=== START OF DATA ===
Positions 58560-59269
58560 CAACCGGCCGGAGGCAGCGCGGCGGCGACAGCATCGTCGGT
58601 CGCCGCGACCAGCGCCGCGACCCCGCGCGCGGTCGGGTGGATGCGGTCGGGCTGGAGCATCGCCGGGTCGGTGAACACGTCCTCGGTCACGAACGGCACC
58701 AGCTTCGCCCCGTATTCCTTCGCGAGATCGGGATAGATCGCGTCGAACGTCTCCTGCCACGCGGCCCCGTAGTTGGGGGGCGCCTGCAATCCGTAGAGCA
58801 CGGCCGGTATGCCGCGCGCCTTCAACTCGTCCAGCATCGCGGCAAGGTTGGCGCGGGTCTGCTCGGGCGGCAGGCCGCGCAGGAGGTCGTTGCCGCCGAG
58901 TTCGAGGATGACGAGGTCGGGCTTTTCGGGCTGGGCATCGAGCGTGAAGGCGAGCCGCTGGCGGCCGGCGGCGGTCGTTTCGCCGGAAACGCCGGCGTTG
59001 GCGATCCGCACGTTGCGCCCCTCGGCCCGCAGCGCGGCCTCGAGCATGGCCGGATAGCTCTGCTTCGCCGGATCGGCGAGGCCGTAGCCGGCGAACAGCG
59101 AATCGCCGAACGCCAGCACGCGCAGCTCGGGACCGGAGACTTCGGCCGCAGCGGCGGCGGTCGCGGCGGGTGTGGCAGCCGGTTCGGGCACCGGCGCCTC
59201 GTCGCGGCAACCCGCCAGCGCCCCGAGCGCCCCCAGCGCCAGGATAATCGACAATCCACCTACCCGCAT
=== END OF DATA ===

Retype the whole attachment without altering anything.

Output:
Positions 58560-59269
58560 CAACCGGCCGGAGGCAGCGCGGCGGCGACAGCATCGTCGGT
58601 CGCCGCGACCAGCGCCGCGACCCCGCGCGCGGTCGGGTGGATGCGGTCGGGCTGGAGCATCGCCGGGTCGGTGAACACGTCCTCGGTCACGAACGGCACC
58701 AGCTTCGCCCCGTATTCCTTCGCGAGATCGGGATAGATCGCGTCGAACGTCTCCTGCCACGCGGCCCCGTAGTTGGGGGGCGCCTGCAATCCGTAGAGCA
58801 CGGCCGGTATGCCGCGCGCCTTCAACTCGTCCAGCATCGCGGCAAGGTTGGCGCGGGTCTGCTCGGGCGGCAGGCCGCGCAGGAGGTCGTTGCCGCCGAG
58901 TTCGAGGATGACGAGGTCGGGCTTTTCGGGCTGGGCATCGAGCGTGAAGGCGAGCCGCTGGCGGCCGGCGGCGGTCGTTTCGCCGGAAACGCCGGCGTTG
59001 GCGATCCGCACGTTGCGCCCCTCGGCCCGCAGCGCGGCCTCGAGCATGGCCGGATAGCTCTGCTTCGCCGGATCGGCGAGGCCGTAGCCGGCGAACAGCG
59101 AATCGCCGAACGCCAGCACGCGCAGCTCGGGACCGGAGACTTCGGCCGCAGCGGCGGCGGTCGCGGCGGGTGTGGCAGCCGGTTCGGGCACCGGCGCCTC
59201 GTCGCGGCAACCCGCCAGCGCCCCGAGCGCCCCCAGCGCCAGGATAATCGACAATCCACCTACCCGCAT